18. 18.
    Liu J, Hutzler M, Li C, Pechet I (2001) Thrombotic thrombocytopenic purpura (TTP) and hemolytic uremic syndrome (HUS). The new thinking. J Thromb Thrombolysis 3:261–272CrossRefGoogle Scholar
  19. 19.
    Loirat C, Niaudet P (2003) The risk of recurrence after haemolytic uraemic syndrome after renal transplantation in children. Pediatr Nephrol 18:1095–1101CrossRefPubMedGoogle Scholar
  20. 20.
    Moghal NE, Ferreira MA, Howie AH et al (1998) The late histologic findings in diarrhoea associated haemolytic uraemic syndrome. J Pediatr 133:220–223CrossRefPubMedGoogle Scholar
  21. 21.
    Mukherjee J, Chios K, Fishwild D et al (2002) Human Stx2 specific monoclonal antibodies prevent systemic complications of Escherichia coli O157:H7 infection. Infect Immun 70:612–619CrossRefPubMedGoogle Scholar
  22. 22.
    Nathanson S, Deschenes G (2001) Prognosis of Streptococcus pneumoniae induced hemolytic uremic syndrome. Pediatr Nephrol 16:362–365CrossRefPubMedGoogle Scholar
  23. 23.
    Noris M, Remuzzi G (2005) Haemolytic uraemic syndrome. J Am Soc Nephrol 16:1035–1050CrossRefPubMedGoogle Scholar
  24. 24.
    Noris M, Remuzzi G (2008) Translational mini-review series on complement factor H: therapies of renal diseases associated with complement factor H abnormalities: atypical haemolytic uraemic syndrome and membranoproliferative glomerulonephritis. Clin Exp Immunol 151(2):199–209 (review)PubMedCrossRefGoogle Scholar
  25. 25.
    Nuernberger J, Witzke O, Saez AO et al (2009) Eculizumab for atypical hemolytic uremic syndrome. N Engl J Med 360(5):542–544CrossRefGoogle Scholar
  26. 26.
    Orth D, Grif K, Zimmerhackl LB, Würzner R (2008) Prevention and treatment of enterohemorrhagic Escherichia coli infections in humans. Expert Rev Anti Infect Ther 6(1):101–108, ReviewCrossRefPubMedGoogle Scholar
  27. 27.
    Proulz F, Liet JM, Michele D et al (2000) Hemolytic uremic syndrome associated with invasive Streptococcus infection. Pediatrics 105:462–463CrossRefGoogle Scholar
  28. 28.
    Prüfer F, Scheiring J, Sautter S et al (2006) Terminal complement complex (C5b-9) in children with recurrent haemolytic uraemic syndrome. Semin Thromb Hemost 32(2):121–127CrossRefPubMedGoogle Scholar
  29. 29.
    Richards A, Kemp EJ, Liszewski MK et al (2003) Mutations in human complement regulator, membrane cofactor protein (CD46), predispose to development of familial hemolytic uremic syndrome. Proc Natl Acad Sci USA 100(22):12966–12971CrossRefPubMedGoogle Scholar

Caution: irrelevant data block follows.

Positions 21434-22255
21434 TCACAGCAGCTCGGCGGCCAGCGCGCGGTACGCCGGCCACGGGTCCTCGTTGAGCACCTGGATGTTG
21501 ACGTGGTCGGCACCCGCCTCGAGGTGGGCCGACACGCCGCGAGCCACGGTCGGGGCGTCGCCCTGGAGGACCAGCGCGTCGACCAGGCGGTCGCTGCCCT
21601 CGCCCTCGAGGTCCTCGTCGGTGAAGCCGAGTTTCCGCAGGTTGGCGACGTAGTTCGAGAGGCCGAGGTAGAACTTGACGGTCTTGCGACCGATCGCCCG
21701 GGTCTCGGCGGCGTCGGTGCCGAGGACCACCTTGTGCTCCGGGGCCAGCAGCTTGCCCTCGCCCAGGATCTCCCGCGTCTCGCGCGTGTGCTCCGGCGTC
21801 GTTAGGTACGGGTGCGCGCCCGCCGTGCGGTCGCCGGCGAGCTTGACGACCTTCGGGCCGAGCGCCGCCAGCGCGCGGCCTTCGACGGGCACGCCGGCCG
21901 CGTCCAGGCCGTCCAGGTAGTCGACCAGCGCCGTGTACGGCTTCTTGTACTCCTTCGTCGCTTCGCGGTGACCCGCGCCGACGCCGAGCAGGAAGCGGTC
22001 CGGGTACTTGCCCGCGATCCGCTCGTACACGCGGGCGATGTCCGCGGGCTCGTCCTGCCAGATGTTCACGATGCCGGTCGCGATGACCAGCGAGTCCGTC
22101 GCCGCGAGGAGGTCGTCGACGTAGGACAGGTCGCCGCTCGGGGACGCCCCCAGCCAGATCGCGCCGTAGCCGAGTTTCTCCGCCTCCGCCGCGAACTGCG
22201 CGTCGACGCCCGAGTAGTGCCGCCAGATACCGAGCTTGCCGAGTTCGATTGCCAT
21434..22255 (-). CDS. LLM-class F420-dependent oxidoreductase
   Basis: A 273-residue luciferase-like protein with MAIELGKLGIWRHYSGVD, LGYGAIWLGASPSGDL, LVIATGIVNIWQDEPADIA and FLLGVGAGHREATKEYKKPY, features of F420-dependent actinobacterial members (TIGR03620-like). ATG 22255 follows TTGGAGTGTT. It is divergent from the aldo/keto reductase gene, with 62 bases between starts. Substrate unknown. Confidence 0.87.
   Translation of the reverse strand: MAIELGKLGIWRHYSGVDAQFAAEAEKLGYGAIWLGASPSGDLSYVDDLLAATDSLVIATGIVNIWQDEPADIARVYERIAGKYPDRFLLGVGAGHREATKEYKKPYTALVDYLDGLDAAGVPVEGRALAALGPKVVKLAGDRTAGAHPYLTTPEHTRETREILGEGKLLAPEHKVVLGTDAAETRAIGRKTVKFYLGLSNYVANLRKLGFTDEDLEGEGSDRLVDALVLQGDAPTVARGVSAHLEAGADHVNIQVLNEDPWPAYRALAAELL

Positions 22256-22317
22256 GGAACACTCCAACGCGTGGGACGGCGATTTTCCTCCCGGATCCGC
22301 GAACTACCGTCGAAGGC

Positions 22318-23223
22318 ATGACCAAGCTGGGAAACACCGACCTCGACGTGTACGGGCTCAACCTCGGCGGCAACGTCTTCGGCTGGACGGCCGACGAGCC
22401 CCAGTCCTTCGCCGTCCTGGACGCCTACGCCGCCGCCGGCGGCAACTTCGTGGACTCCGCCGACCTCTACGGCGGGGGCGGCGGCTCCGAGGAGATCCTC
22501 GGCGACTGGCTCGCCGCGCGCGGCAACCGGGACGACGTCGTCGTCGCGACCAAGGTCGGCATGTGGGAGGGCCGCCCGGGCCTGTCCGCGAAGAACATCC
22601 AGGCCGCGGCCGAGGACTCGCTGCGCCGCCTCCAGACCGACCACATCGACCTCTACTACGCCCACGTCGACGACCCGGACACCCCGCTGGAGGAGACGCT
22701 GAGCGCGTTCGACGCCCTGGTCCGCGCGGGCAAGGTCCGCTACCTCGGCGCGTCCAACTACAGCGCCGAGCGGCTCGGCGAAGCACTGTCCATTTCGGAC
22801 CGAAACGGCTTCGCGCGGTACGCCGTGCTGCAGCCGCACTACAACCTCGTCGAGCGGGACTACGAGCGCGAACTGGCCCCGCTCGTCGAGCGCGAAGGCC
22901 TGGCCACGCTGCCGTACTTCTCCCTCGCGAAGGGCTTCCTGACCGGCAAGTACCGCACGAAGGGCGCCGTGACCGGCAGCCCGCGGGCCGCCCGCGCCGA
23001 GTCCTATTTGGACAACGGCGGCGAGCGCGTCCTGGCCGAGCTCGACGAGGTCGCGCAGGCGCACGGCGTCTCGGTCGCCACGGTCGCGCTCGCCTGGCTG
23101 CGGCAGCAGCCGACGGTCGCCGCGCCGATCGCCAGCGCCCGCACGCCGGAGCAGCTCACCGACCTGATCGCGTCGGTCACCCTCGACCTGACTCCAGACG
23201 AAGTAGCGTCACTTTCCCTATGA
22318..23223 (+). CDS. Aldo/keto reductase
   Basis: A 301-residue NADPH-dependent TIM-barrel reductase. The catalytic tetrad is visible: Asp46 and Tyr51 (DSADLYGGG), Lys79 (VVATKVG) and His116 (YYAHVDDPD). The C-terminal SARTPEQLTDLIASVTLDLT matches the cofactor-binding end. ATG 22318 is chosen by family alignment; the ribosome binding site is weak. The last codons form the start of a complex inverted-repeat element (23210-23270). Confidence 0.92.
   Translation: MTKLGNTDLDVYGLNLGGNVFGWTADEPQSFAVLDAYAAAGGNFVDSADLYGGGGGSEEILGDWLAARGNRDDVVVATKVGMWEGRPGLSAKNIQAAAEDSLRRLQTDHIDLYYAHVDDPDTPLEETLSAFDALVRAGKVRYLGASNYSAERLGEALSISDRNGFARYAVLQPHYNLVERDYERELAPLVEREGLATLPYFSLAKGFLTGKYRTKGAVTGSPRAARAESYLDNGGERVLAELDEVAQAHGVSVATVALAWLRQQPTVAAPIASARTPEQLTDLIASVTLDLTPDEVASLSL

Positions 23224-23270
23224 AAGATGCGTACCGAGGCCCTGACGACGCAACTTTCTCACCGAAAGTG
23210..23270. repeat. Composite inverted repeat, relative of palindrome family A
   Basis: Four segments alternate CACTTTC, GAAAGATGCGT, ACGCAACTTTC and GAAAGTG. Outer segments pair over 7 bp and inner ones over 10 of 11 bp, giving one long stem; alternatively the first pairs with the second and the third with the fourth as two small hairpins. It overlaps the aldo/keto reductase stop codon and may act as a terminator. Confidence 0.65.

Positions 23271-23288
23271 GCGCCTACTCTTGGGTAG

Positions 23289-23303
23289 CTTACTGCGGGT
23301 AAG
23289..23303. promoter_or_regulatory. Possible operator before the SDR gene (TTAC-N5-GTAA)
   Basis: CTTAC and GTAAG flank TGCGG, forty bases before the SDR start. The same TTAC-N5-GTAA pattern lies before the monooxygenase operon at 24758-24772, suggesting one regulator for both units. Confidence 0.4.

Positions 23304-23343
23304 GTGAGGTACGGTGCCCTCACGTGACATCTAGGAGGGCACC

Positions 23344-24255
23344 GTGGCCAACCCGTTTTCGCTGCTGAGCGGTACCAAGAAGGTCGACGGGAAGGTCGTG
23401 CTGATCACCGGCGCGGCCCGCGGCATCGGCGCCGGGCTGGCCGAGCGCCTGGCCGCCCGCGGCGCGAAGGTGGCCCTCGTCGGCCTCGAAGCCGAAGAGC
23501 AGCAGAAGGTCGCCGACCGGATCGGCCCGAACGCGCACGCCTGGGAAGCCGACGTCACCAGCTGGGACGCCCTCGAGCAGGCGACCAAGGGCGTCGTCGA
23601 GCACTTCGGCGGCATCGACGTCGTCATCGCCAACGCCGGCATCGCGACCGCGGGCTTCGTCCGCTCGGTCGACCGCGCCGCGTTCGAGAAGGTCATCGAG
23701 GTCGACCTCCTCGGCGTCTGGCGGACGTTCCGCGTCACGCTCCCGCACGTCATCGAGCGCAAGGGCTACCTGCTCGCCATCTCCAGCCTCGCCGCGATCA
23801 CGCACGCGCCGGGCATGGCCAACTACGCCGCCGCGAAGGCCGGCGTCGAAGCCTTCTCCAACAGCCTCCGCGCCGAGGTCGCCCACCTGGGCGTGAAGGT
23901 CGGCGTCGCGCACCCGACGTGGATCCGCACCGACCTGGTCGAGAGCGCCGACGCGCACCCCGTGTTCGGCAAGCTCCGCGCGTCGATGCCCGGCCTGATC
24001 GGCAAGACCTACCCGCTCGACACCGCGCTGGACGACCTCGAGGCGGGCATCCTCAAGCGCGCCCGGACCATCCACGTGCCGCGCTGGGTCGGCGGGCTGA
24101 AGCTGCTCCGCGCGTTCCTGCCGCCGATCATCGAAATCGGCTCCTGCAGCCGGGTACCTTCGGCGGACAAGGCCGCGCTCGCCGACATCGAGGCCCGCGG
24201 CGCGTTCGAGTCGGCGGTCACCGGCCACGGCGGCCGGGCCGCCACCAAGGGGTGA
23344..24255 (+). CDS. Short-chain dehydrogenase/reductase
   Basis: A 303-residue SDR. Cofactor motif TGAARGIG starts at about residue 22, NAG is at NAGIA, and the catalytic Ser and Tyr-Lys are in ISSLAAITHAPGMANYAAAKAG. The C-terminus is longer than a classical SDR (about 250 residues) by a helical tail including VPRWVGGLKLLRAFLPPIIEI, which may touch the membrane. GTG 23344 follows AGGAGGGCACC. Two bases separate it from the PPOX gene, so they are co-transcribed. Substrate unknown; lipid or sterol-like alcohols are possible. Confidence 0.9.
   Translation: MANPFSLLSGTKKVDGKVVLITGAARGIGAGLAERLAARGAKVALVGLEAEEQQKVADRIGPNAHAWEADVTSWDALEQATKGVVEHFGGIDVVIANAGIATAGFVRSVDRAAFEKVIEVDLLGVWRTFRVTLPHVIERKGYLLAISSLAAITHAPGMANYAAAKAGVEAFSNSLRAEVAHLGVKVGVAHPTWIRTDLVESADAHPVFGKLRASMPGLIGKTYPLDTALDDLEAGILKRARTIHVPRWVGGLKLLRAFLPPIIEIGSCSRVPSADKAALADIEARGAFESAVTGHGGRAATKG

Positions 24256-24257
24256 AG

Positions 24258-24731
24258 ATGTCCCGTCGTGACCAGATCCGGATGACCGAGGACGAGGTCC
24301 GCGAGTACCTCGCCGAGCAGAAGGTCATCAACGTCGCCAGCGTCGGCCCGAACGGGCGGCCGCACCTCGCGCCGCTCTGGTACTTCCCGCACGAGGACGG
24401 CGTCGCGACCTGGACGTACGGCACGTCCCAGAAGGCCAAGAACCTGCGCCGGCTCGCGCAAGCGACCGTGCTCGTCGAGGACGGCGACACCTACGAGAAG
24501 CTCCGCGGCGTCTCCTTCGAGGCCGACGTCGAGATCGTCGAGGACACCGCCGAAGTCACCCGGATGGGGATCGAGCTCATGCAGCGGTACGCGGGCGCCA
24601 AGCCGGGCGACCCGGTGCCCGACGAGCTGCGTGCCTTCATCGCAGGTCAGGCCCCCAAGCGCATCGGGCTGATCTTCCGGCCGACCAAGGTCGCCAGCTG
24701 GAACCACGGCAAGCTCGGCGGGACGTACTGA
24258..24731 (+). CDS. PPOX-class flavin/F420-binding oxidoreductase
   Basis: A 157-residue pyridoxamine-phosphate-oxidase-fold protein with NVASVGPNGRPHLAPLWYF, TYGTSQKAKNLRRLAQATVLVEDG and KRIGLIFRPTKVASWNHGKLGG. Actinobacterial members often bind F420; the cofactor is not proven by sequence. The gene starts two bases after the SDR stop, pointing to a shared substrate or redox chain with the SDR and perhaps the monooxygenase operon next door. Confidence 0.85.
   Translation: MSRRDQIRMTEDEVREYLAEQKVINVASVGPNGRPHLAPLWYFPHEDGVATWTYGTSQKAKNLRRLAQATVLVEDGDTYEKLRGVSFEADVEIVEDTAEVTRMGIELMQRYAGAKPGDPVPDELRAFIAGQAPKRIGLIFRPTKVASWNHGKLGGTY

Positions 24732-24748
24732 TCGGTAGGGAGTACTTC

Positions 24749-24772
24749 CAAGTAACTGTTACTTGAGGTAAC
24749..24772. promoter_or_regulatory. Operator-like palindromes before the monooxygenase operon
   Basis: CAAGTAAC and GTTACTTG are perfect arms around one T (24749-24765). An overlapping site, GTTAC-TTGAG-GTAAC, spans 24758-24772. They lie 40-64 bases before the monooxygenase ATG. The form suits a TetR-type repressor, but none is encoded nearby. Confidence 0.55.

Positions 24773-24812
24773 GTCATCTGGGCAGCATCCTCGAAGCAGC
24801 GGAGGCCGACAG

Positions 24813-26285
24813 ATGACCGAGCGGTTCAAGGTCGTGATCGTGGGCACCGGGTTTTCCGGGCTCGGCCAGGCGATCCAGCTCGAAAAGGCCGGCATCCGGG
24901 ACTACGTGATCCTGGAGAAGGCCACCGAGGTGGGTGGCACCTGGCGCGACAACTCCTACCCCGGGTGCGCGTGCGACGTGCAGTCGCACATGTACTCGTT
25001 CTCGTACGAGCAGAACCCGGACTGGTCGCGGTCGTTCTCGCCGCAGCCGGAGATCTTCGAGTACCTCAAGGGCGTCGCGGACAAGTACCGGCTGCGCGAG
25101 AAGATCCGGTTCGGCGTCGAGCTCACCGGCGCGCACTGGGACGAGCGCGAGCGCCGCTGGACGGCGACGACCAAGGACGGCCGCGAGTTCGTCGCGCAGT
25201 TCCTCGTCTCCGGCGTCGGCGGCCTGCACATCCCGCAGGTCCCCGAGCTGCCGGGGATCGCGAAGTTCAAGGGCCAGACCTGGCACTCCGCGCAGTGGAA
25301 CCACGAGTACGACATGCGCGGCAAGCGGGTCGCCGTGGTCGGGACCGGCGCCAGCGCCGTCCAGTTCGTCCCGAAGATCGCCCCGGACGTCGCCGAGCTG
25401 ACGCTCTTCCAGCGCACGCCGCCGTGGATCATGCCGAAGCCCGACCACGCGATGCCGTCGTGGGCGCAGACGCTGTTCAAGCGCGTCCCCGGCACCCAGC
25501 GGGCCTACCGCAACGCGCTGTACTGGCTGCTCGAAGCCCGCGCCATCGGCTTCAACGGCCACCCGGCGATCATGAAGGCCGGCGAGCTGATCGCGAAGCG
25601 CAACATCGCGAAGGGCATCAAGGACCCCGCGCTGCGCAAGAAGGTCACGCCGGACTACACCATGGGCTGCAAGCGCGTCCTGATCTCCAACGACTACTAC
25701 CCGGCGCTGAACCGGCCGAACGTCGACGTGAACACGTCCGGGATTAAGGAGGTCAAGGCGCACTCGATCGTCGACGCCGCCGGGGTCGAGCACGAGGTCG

30. 30.
    Ruggenenti P, Noris M, Remuzzi G (2001) Thrombotic microangiopathy, hemolytic uremic syndrome and thrombocytopenic purpura. Kidney Int 60(2001):831–846CrossRefPubMedGoogle Scholar
  31. 31.
    Ruggenenti P, Remuzzi G (1998) Pathophysiology and management of thrombotic microangiopathies. J Nephrol 11(6):300–310PubMedGoogle Scholar
  32. 32.
    Scheiring J, Andreoli SP, Zimmerhackl LB (2008) Treatment and outcome of Shiga-toxin-associated hemolytic uremic syndrome. Pediatr Nephrol 23:1749–1760CrossRefPubMedGoogle Scholar
  33. 33.
    Sheoran AS, Chapman-Bonofiglio S, Harvey BR et al (2005) Human antibody against Shiga toxin 2 administered to piglets after the onset of diarrhea due to Escherichia coli O157:H7 prevents fatal systemic complications. Infect Immun 73:4607–4613CrossRefPubMedGoogle Scholar
  34. 34.
    Slavicek J, Puretic Z, Novak M, Sarnavka V (1995) The role of plasma exchange in the treatment of severe forms of hemolytic uremic syndrome in childhood. Artif Organs 19:506CrossRefPubMedGoogle Scholar
  35. 35.
    Tarr PI, Gordon CA, Chandler WL (2005) Shiga-toxin-producing Escherichia coli and haemolytic uraemic syndrome. Lancet 365(9464):1073–1086PubMedGoogle Scholar
  36. 36.
    Van Dyck M, Proesmans W (2004) Renoprotection by ACE inhibitors after severe hemolytic uremic syndrome. Pediatr Nephrol 19(6):688–690CrossRefPubMedGoogle Scholar
  37. 37.
    Verweyen HM, Karch H, Allerberger F, Zimmerhackl LB (1999) Enterohemorrhagic Escherichia coli (EHEC) in pediatric hemolytic uremic syndrome: a prospective study in Germany and Austria. Infection 27(6):341–347CrossRefPubMedGoogle Scholar
  38. 38.
    Verweyen HM, Karch H, Brandis M, Zimmerhackl LB (2000) Enterohemorrhagic Escherichia coli infection: following transmission routes. Pediatr Nephrol 14:73–83CrossRefPubMedGoogle Scholar
  39. 39.
    Zimmerhackl LB (2000) E. coli, antibiotics and the hemolytic uremic syndrome. N Engl J Med 342(26):1930–1936CrossRefGoogle Scholar
  40. 40.
    Zimmerhackl LB, Besbas N, Jungraithmayr T et al (2006) European Study Group for haemolytic uraemic syndromes and related disorders: epidemiology, clinical presentation, and pathophysiology of atypical and recurrent hemolytic uremic syndrome. Semin Thromb Hemost 32(2):113–120CrossRefPubMedGoogle Scholar
  41. 41.
    Zimmerhackl LB, Scheiring J, Pruefer F et al (2007) Renal transplantation in HUS patients with disorders of complement regulation. Pediatr Nephrol 22(1):10–16CrossRefPubMedGoogle Scholar
  42. 42.
    Zimmerhackl LB, Verweyen HM, Gerber A, et al. (2002) Das hämolytisch urämische Syndrom. Deutsches Ärzteblatt, Ausgabe 4 vom 25.01.2002, Seite A-196/B-157/C-153Google Scholar
  43. 43.
    Zipfel P (2001) Haemolytic uraemic syndrome: how do factor H mutants mediate endothelial damage? Trends Immunol 22:345–348CrossRefPubMedGoogle Scholar
  44. 44.
    Zipfel PF, Heinen S, Jozsi M, Skerka C (2006) Complement and diseases: defective alternative pathway control results in kidney and eye diseases. Mol Immunol 43:97–106CrossRefPubMedGoogle Scholar

Copyright information

© Springer-Verlag 2009

Authors and Affiliations

  • Johanna Scheiring
    • 1
  • Alejandra Rosales
    • 1
  • Lothar Bernd Zimmerhackl
    • 1
  1. 1.Department of PaediatricsMedical University InnsbruckInnsbruckAustria

Personalised recommendations